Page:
>

I did not claim it was invented by geneticists. The facts are that until

> Hi, let me briefly respond to M. Hubey and Irwin Silverman.

>

> Peter Kabai:

> This basic model is additive, because variances are additive. Quite simple.

>

> M. Hubey's response:

> THis is backwards. The variances are additive because the model is additive.

>

> It might be backwards, depending from where one looks at it. However, the basic

> model, analysis of variance was not invented by geneticists. It was just applied

the advent of electronic digital computers multiplication was a hard

problem. Even in the 1950s in places like engineering schools at Yale

they were using mechanical multipliers. AT the turn of the century, most

of these calculations would have been done by hand. So the simplest linear

models were chosen.

> to a very simplistic model: a number of independent factors affect the trait

that again is the wrong model. Suppose there are n genes affecting intelligence.

> additively.

To make it simple, suppose we know what these genes are and by how much each

affects IQ. We use normalized variables (and again keep it a simple Boolean

model). Then "normal Iq",m Nq is given by

Nq= g1*g2*g3*....*gn.

If g1=g2=g3=....=gn=1, then Nq=1. That means that the person has normal Iq.

But if any of the g's are zero. Then Nq=0, meaning that the person will

not have normal IQ.

This will work for any n. If you made it additive you'd have

Nq=1 + 1 + 1 + ...+ 0 + 1 + 1 = 1

Now if you do not use Boolean (logical) values, then you'd get

Nq=1 + 1 + 1 + ...+ 0 + 1 + 1 = n-1

For every problem of this type you'd get a different number. And normality

would be n (again a different number for every n). YOu could never combine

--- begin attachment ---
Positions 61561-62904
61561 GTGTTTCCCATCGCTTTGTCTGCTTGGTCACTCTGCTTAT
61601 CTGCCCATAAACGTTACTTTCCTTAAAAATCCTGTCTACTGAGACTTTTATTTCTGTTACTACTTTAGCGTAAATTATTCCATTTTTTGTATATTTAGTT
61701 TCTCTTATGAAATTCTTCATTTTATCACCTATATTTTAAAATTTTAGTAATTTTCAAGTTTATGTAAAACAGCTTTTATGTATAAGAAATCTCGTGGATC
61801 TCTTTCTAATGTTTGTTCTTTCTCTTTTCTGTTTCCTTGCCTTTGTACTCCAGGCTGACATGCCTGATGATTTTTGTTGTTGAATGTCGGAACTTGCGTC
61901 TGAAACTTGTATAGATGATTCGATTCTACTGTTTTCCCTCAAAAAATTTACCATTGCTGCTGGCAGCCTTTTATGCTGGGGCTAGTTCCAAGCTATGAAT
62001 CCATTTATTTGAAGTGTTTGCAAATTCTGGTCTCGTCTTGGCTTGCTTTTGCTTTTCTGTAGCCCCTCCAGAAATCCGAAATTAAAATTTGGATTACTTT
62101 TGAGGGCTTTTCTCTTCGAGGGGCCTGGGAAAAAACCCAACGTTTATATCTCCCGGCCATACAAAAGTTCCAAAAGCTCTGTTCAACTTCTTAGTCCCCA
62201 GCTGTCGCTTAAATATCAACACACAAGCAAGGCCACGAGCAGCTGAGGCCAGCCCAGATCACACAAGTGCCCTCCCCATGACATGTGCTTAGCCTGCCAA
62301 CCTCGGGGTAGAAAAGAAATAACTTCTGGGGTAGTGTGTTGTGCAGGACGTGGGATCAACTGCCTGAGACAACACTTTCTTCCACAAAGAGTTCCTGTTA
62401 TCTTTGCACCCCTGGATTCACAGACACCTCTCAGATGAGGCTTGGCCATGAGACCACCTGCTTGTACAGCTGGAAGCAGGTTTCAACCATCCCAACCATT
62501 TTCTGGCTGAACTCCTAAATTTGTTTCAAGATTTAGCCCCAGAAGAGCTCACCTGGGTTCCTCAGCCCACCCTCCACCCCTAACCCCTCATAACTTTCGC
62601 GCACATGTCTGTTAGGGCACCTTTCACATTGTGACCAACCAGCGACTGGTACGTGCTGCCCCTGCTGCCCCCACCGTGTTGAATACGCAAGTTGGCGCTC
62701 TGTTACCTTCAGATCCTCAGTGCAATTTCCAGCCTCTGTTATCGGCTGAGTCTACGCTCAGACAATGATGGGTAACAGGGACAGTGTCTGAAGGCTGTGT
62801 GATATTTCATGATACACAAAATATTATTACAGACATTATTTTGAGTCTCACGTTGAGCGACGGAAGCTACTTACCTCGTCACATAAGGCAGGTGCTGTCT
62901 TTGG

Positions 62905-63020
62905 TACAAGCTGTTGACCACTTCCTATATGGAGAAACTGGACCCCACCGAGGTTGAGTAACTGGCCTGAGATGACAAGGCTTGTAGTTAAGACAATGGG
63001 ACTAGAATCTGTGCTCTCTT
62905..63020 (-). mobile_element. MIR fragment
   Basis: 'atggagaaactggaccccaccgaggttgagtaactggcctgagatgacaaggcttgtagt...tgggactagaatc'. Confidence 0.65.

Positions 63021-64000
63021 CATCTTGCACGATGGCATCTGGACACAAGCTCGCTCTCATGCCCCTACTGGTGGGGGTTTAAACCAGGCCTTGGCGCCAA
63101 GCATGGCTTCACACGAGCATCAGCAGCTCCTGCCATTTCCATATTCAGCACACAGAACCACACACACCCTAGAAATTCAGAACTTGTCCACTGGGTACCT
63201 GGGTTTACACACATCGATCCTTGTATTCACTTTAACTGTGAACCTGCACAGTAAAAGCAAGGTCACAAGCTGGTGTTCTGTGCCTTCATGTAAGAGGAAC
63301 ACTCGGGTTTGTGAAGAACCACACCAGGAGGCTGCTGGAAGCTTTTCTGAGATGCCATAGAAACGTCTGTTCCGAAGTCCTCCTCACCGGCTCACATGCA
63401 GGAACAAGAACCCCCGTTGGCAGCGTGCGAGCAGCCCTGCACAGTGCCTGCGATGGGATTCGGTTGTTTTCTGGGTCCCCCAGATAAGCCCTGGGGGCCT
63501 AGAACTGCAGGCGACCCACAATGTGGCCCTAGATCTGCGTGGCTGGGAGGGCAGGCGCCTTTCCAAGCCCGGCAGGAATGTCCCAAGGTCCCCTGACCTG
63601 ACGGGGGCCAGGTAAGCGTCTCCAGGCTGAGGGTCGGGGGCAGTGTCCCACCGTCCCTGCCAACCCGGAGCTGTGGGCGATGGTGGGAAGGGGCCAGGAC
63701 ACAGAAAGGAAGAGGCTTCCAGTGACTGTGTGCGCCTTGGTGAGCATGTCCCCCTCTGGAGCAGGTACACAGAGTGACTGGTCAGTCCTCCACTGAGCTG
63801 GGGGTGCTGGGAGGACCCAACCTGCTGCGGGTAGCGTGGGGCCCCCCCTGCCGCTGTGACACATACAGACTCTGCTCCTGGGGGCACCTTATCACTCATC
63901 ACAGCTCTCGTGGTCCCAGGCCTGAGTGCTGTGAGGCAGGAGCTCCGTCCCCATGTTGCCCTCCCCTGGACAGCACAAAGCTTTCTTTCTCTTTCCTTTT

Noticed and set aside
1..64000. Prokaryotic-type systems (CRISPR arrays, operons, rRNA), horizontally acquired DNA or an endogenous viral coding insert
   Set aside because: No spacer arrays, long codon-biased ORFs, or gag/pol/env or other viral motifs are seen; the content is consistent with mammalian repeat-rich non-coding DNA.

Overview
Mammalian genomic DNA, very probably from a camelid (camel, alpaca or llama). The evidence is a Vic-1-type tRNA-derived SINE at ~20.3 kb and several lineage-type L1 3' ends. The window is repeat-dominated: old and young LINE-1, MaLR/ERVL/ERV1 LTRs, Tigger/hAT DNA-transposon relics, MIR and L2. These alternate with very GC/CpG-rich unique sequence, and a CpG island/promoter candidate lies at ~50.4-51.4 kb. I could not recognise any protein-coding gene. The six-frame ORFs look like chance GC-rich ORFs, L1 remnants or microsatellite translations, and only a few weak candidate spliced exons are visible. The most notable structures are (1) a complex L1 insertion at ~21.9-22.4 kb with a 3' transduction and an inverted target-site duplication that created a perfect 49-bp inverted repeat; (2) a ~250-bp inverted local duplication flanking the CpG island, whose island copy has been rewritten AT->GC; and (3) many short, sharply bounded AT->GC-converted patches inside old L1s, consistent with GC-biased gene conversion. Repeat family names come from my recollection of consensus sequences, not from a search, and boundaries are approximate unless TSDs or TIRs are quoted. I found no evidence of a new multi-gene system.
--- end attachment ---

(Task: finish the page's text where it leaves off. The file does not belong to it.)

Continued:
them (different types of behavio-genetic phenotypes) in any meaningful

equation.

Now if we made it more sophisticated and allow the variables to take

on values between 0 and 1 (as in probability theory and fuzzy logic),

then for normal Iq if all the genes are OK, you'd get the same answer as

above which is fine. But if one of the genes was not OK, say the gene

for Down's syndrome, and we know from empirical evidence that this gives

the person 0.83 of normal intelligence then we'd simply write

Nq= g1*g2*g3*....*gn = 1*1*...0.83*1*1..*1= 0.83

exactly as expected. Furthermore of two genes cause problems again

multiplication solves that problem if the effect is accumulative.

Obviously, this would also work if we reasoned probabilistically,

meaning that, say the expected number of people to have the Down's

syndrome gene is p, then the expected IQ (average) of the population

(assuming that the other genes are expected to be normal) is again

as above. Furthermore if we know what the probabilities are for the

rest of the genes, say p1, p2, p3....pn, then again

Iq= p1*p2*p3*....*pn

The reason all this comes out perfectly is because there is very

fundamental effect that has been forgotten for a 100 years. The

multiplication, as is well known corresponds to AND in probability

theory (with independence and all that), and it also corresponds

to AND in logic. And when we talk about debilitating effects of

genes, we are talking about AND. In order for a person to have

normal intelligence, gene 1 has to be ok, AND gene 2 has to be ok,

AND gene 3.....

Notice it is not OR. In fact we all know it has to be AND.

Why then does everyone use OR in their equations? This must be

one of the greatest mysteries of this century.

--

Sincerely,

M. Hubey

Dept of Computer Science, Montclair State University

hubeyh@... http://www.csam.montclair.edu/~hubey